Have you ever wondered if you can go for a wreck dive in the morning, then pack up your gear, get in your car and drive up the mountains to go snowboarding in the afternoon? There may not be many geographical locations where this is possible at all, however, for the sake of this question let’s take a deeper look at this scenario. Let’s explain why going to altitude after diving may be a problem because of what happens to divers during dives.
Going to altitude after diving may be a problem because…
The very short explanation is that we absorb ‘Nitrogen’ when we scuba dive. This means we need to slowly release it when we get back to sea level, the equivalent of 1 bar of pressure. If we go to altitude, the atmospheric pressure drops and we are at increased risk of decompression sickness due to the pressure change.
When we scuba dive, we breathe higher partial pressures of both Oxygen and Nitrogen. This physics principle in scuba diving is known as Boyle’s Law. Depending on the depth and a gas’s solubility, we absorb it over time until it would eventually reach equilibrium.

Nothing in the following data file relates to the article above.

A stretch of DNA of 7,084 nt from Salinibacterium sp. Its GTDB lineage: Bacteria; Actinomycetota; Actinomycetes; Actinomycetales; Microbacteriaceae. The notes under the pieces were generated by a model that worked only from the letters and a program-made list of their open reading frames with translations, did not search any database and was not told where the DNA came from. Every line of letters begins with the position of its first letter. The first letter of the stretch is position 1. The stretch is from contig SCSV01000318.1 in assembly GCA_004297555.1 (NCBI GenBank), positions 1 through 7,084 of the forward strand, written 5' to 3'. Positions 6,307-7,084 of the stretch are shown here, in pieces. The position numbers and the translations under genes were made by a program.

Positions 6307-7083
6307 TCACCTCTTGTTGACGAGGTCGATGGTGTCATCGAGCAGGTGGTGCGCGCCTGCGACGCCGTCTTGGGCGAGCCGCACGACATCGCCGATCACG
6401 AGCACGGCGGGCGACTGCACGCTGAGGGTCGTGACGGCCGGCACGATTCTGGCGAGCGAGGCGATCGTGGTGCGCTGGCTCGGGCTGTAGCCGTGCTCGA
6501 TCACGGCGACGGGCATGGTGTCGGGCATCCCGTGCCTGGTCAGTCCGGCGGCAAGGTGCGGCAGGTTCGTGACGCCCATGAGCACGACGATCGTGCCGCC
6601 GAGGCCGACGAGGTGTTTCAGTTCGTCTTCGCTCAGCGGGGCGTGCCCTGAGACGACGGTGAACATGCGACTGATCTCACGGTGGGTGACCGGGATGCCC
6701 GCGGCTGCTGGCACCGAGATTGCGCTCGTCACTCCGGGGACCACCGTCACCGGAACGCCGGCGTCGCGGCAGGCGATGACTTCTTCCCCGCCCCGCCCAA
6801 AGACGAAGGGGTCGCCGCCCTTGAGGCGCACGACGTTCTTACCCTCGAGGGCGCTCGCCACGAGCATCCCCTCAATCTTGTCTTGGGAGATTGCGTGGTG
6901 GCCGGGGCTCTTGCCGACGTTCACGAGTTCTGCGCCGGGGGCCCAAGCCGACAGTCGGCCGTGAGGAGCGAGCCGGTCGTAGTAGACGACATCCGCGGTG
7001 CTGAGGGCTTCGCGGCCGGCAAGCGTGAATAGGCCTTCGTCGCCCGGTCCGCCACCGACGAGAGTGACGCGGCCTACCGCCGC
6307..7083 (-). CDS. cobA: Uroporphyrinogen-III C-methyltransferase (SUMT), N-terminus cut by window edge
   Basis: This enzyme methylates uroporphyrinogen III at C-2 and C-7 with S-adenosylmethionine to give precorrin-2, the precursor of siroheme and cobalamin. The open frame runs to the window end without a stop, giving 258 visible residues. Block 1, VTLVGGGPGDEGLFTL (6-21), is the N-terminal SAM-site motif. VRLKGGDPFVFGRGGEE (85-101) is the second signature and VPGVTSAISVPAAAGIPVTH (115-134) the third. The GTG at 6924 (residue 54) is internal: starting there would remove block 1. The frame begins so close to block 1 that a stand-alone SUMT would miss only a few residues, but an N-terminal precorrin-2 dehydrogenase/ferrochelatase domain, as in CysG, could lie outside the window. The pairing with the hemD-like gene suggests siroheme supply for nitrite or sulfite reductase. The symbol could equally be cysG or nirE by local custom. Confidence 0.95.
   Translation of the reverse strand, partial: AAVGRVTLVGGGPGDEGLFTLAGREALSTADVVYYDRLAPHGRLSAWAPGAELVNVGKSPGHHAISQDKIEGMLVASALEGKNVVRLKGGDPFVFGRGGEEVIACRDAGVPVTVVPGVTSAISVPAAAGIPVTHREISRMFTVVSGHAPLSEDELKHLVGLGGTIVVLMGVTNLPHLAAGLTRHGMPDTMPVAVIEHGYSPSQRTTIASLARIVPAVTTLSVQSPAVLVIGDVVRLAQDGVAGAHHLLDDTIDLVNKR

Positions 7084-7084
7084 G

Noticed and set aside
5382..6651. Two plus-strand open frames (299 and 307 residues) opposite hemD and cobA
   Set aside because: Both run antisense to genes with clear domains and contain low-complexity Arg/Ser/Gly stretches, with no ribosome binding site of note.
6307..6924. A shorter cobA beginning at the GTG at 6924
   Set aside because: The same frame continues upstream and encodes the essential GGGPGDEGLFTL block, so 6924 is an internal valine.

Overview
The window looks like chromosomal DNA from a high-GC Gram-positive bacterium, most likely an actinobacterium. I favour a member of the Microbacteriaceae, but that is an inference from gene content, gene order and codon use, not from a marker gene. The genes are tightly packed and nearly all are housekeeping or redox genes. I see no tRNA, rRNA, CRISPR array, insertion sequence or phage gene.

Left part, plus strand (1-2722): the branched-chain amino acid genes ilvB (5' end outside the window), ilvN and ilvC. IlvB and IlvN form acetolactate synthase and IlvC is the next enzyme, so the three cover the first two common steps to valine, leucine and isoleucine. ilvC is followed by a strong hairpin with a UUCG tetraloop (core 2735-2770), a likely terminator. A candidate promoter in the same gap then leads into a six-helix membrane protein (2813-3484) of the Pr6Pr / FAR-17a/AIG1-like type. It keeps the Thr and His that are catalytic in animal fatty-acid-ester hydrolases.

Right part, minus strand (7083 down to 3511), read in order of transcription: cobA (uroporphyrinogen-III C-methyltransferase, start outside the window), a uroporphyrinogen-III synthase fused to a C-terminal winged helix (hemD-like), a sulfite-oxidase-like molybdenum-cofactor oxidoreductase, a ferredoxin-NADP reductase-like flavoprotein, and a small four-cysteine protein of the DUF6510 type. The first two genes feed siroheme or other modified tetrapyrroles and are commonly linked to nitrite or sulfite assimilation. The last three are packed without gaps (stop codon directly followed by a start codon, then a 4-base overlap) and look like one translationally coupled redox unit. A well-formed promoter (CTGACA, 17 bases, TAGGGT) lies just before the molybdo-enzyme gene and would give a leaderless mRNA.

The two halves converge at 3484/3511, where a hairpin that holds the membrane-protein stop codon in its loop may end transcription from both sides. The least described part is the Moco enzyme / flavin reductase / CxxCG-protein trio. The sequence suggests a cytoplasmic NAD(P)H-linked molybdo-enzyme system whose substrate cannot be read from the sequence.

The longer and deeper we dive, the more gas our body soaks up. The more gas in our body, the longer it will take for that gas to leave our body. We need to ensure that we release this gas gradually. Rapid pressure release is what causes decompression sickness or the bends.
Scuba diving no-decompression limits are usually based on 1 bar of atmospheric pressure (sea level, therefore ocean diving). Going to altitude after diving decreases atmospheric pressure and we could potentially get decompression sickness.
There is a more rapid pressure drop at lower altitudes, exemplifying this problem. Altitude divers specifically learn how to deal with the decreased atmospheric pressure when conducting dives in lakes at altitude.
What about the other way around?
Ok, sure. What about a few runs on the piste in the morning and a deep dive in the afternoon? While this solution may sound like a winner, there are still issues with this. In order to dive conservatively, we should be acclimatised to the atmospheric pressure at the surface of the body of water that we intend to dive in.
This is why altitude divers learn to wait a minimum of 6 hours upon reaching their destined dive location in the mountains, before going on the dive.
Marcel Korkus currently holds the Guinness World Record for the highest altitude scuba dive in the world.
So there you have it. Going to altitude after diving may be a problem because you will most likely still have residual nitrogen in your system and are therefore at increased risk of decompression sickness.